Academic journal article American Economist

Do Changes in Condom Availability Affect Short-Term Fertility? Evidence from Rwanda

Academic journal article American Economist

Do Changes in Condom Availability Affect Short-Term Fertility? Evidence from Rwanda

Article excerpt

I. Introduction

Family planning programs with the goal of improving the availability of contraceptive methods have played a key role in development agendas since the mid-1900's. However, scholars and policymakers alike have frequently questioned the effectiveness of such programs as instruments for population control. Two high profile articles in particular, Dasgupta (1995) and Pritchett (1994), argue compellingly that in developing countries, demandside parental decisions, rather than access to contraceptives, determine actual fertility patterns. In other words, these researchers argue that actual changes in fertility rise only from shifts in "demand" for children, and that exogenous increases in family planning availability will have a limited, if any, effect on fertility behavior, holding demand constant. The same is argued by Banerjee and Duflo (2011), whose book Poor Economics draws on evidence from various randomized evaluations, to argue that fertility decisions generally are complex decisions driven by demand-side factors, rather than simply the availability of contraceptives.

Several recent articles, however, have shown that changes in the supply of various contraceptive methods have affected fertility rates in countries along the developmental spectrum, from Colombia (Miller 2010) and Romania (Pop-Eleches 2006, 2010) to the United States (Ananat and Hungerman 2008). The exogenous changes in contraceptive supply examined by these scholars take a variety of forms. Pop-Eleches (2006, 2010) and Ananat and Hungerman (2008) investigate changes in contraceptive access

resulting from stark alterations in national family planning policy. Miller (2010) analyzes the impact of the implementation and work of the well-known PROFAMILIA, a third-party aid program, geared toward improving the availability of family planning services in Colombia.

An opportunity to empirically test these conflicting theories in a developing country exists in the case of Rwanda. In 2002, the DELIVER Project, a USAID initiative, began working with the Rwandan Ministry of Health (MOH) to improve access to contraceptives in Rwanda. In particular, DELIVER's primary goal was to sharpen the contraceptive "supply chain," or improve the logistical systems by which contraceptives were made available. Demographic and Health Surveys (DHS) from 2000 and 2005 indicate that DELIVER activity and MOH cooperation resulted in large increases in contraceptive supply for certain regions or areas. I exploit this variation using several differences-indifferences regression estimates, which I will discuss further in Sections 5 and 6.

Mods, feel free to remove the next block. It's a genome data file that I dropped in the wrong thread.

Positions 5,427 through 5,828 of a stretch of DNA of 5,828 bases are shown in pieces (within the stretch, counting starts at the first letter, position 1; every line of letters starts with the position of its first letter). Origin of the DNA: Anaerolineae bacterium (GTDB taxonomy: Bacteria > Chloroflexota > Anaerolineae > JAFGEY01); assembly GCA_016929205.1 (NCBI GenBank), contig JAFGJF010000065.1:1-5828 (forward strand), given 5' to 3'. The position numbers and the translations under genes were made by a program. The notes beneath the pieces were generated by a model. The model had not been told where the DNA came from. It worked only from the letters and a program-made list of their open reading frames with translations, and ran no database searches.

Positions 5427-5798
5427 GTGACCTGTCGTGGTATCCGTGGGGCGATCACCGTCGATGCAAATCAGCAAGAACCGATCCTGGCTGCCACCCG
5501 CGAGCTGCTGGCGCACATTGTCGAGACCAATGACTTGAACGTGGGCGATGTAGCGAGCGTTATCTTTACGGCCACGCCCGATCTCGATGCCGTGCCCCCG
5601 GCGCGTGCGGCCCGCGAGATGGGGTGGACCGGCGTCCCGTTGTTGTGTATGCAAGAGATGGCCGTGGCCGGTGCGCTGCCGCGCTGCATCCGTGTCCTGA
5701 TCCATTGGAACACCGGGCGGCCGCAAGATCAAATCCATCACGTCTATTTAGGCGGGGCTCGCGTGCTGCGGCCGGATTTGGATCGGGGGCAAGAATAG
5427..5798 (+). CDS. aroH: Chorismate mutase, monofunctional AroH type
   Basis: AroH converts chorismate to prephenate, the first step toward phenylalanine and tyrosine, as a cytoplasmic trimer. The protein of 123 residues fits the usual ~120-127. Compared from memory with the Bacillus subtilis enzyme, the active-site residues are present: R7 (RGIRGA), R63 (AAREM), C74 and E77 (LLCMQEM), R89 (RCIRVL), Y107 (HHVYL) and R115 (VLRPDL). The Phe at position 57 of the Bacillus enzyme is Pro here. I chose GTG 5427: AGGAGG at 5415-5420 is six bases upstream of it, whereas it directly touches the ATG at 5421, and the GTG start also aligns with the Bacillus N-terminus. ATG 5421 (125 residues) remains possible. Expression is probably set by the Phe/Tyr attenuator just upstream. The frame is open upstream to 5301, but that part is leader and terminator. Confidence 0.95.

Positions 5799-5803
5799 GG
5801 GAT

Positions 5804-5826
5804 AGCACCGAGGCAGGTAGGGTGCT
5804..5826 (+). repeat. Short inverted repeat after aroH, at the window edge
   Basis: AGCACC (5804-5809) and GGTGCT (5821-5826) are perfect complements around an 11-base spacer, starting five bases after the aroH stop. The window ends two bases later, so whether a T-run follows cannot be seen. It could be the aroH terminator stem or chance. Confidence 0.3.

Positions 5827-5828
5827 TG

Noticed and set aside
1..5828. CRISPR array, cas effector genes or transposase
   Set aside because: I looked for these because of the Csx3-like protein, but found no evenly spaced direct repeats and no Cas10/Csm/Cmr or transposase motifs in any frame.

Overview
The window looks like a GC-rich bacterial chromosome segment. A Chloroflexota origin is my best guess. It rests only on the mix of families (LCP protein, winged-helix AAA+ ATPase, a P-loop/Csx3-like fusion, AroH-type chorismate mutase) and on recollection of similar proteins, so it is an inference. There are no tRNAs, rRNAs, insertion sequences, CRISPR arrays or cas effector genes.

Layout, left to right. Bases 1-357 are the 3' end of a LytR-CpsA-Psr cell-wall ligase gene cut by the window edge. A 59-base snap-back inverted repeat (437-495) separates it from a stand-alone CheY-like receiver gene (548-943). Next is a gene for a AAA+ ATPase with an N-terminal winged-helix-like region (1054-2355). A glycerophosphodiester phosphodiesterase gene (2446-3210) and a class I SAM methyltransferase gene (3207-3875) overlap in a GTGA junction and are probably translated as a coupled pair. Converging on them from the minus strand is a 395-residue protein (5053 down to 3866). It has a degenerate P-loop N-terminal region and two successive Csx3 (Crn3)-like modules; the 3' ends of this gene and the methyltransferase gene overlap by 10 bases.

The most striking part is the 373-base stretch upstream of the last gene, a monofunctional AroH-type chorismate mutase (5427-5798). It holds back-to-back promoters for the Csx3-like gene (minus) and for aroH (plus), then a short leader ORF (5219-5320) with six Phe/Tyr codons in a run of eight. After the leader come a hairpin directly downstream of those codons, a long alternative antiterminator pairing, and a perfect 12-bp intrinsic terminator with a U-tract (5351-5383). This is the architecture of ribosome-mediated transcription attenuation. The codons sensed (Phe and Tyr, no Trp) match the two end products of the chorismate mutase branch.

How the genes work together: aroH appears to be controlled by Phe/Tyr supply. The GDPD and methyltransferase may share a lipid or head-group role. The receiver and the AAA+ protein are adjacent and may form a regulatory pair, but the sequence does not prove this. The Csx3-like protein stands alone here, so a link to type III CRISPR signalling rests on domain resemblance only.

Though DELIVER's implementation was certainly in response to both high fertility rates and damage to the country's health systems during the genocide and civil strife of the 1990s, available evidence suggests that demand for contraception remained relatively constant over time. Moreover, increased access provided by DELIVER and MOH activity resulted from sources exogenous to individual fertility preferences. Thus, I treat the implementation of DELIVER as a shift in the supply of contraceptives and analyze the ensuing short-term effects.

The goal of this paper is to evaluate whether changes in contraceptive availability affected fertility rates and the distribution of births in Rwanda, with a secondary goal of comparing the validity of the opposing demand and supply-side theories of fertility mentioned above. Here I specifically examine changes in the availability of condoms because available data restricts my analysis of changes in availability over time to this particular contraceptive method. (1) This has some advantages. First, I hope to advance the strand of development literature focused on family planning, as prominent research in this field has not generally addressed condom availability specifically. Second, condoms are among the least costly contraceptive methods to obtain and distribute. …

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